For about two years now, most renewable energy projects, particularly wind farm projects, have been financed using a so-called “hybrid” model, i.e. a combination of medium-term bank debt and long-term financing or private placements.

The term “hybrid” is derived from the vocabulary of the Public-Private Partnerships industry, particularly projects involving an operational and maintenance component as part of a long-term concession. Indeed, during the construction phase, these projects generally involve a bank construction loan with a term of 2 to 5 years, combined with a long-term bond issue. In most cases, the bank financing is to be repaid upon project completion by payments from the Public Authority, while the bond financing is amortized over the duration of the project’s operational phase.

Until not so long ago, renewable energy projects were financed through one of two different models: medium-term bank financing of 5 to 7 years, or more rarely 10 years (i.e. “mini-perm financing”), or long-term financing (or a private placement) whose term was as close as possible to the term of the power purchase agreement — generally 18 to 20 years.

Bank type loans were primarily granted by the large Canadian banks, while long-term financings were generally the hallmark of the insurance companies and foreign banks.

More recently, particularly for the wind farm projects stemming from the latest call for tenders for community projects in Quebec, we have witnessed the emergence of hybrid financings which allow for the optimization of the project’s financial cost and benefit from a lower interest rate on the mini-perm tranche, while still enabling the financing to be secured over the full duration of the project.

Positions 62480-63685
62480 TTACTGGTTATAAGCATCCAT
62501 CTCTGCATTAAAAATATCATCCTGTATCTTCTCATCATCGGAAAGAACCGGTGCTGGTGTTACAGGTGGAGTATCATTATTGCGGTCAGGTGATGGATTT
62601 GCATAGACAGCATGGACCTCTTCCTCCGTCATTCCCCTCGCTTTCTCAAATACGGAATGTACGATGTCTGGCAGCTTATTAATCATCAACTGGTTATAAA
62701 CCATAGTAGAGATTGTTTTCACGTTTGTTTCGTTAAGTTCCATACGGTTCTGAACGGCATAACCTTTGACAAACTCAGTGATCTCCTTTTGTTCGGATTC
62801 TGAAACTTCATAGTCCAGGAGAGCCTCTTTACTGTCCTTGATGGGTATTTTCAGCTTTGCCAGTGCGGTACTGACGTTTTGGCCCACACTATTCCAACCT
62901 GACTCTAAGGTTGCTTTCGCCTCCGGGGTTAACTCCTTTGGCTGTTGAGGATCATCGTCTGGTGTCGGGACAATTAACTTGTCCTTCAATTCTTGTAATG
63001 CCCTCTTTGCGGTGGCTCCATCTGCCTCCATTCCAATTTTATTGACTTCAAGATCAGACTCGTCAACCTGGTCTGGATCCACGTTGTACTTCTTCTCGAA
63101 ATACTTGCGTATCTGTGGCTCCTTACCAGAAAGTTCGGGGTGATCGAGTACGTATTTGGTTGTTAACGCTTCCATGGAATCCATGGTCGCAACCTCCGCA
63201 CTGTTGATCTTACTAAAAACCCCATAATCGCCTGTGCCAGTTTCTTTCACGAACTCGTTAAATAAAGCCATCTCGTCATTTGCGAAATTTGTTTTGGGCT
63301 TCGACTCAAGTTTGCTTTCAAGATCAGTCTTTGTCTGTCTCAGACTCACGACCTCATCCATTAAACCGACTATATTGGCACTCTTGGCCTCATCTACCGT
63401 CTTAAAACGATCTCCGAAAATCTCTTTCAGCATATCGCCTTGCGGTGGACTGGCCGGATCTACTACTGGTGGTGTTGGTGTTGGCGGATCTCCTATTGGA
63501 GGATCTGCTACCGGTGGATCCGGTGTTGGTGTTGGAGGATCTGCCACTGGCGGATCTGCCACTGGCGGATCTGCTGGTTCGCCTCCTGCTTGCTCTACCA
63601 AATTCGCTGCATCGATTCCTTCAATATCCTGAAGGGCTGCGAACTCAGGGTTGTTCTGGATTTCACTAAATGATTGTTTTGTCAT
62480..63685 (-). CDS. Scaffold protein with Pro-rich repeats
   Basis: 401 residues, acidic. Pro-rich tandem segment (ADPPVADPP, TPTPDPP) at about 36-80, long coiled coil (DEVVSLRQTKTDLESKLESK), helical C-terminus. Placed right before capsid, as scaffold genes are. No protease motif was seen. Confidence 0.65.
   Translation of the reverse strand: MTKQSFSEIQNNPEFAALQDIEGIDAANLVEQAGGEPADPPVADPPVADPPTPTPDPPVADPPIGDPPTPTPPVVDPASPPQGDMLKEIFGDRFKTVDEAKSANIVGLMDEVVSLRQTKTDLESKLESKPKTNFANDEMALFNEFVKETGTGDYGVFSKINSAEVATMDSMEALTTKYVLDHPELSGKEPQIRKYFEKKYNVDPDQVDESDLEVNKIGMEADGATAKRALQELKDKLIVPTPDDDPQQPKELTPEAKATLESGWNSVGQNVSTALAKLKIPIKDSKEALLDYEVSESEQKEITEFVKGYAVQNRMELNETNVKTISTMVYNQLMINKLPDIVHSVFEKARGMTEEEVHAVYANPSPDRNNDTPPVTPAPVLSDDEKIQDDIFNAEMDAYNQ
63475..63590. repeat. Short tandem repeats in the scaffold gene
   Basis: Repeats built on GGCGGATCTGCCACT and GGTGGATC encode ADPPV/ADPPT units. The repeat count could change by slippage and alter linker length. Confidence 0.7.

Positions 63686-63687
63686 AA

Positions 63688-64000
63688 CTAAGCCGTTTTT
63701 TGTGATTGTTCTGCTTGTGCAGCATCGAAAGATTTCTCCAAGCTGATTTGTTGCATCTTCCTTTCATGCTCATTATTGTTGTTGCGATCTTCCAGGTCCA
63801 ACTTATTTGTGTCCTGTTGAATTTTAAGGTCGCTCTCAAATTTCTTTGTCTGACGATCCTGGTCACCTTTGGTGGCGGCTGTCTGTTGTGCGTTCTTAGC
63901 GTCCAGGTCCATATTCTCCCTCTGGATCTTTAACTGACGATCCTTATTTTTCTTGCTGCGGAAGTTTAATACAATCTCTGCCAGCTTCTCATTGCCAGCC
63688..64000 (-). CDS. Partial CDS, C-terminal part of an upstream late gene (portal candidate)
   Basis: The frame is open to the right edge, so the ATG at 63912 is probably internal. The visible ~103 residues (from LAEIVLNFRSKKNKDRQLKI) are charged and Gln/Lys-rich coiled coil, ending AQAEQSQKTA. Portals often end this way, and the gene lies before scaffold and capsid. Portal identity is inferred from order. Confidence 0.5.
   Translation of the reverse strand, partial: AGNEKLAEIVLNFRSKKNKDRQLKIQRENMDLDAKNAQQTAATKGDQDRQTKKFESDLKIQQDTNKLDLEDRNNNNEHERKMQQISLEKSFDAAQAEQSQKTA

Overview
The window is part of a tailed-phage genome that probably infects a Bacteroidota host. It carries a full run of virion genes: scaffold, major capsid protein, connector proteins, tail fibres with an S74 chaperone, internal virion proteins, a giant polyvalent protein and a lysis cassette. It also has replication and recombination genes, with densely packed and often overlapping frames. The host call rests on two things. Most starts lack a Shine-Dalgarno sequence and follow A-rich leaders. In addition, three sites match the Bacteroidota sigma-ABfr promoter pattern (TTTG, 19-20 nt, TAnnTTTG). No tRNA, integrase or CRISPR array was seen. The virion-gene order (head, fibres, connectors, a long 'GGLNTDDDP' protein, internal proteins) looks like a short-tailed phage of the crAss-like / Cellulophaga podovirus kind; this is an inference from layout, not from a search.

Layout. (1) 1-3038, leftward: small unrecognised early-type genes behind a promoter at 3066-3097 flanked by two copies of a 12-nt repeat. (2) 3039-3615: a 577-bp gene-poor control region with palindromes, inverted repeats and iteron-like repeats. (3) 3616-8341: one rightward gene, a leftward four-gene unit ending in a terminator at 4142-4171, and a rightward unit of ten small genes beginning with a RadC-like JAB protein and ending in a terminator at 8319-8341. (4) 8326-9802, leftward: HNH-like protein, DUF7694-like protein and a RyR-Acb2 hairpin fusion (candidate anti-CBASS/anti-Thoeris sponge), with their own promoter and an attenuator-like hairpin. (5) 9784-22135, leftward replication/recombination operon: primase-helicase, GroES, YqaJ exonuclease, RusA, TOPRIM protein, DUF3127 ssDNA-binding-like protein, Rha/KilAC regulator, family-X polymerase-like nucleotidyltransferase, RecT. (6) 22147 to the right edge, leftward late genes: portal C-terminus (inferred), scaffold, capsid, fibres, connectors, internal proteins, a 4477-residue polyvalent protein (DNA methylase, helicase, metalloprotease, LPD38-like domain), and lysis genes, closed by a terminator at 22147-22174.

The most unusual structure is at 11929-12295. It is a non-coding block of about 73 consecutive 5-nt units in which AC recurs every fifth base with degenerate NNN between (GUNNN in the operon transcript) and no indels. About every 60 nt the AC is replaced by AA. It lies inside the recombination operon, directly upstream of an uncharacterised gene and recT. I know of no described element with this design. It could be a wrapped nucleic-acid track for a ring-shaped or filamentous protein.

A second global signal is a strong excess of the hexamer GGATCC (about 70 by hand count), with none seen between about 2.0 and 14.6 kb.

One of the features of this type of financing is that the long-term lenders must agree to grant a capital repayment holiday for the duration of the amortization of the bank’s tranche. Indeed, if the two tranches were required to be amortized at the same time, the burden of repayment would have an excessive impact on the project’s cash flows. Also, the long-term lenders generally prefer the bank’s tranche to be fully amortized over its initial term to avoid any risk of refinancing at maturity.

It is technically possible using modeling to work up a plan to simultaneously amortize the two financing tranches that could be absorbed economically by the project. However, this would require a substantial reduction in the amount of the bank’s tranche, and therefore minimize the financial benefits of the hybrid structure.

Other technical issues must also be addressed, such as, for example, how disbursements are to be made during the construction phase. The simplest way is to proceed in a similar fashion to PPPs, i.e., by fully disbursing the long-term financing at the start of the construction and starting the progressive payouts on the bank’s tranche once the funds of the long-term tranche have been fully spent. Another way of proceeding is to pay out the two tranches at the same time with progressive payouts made pro rata to each other. This method is sometimes less suitable for institutional lenders for administrative and cash management reasons.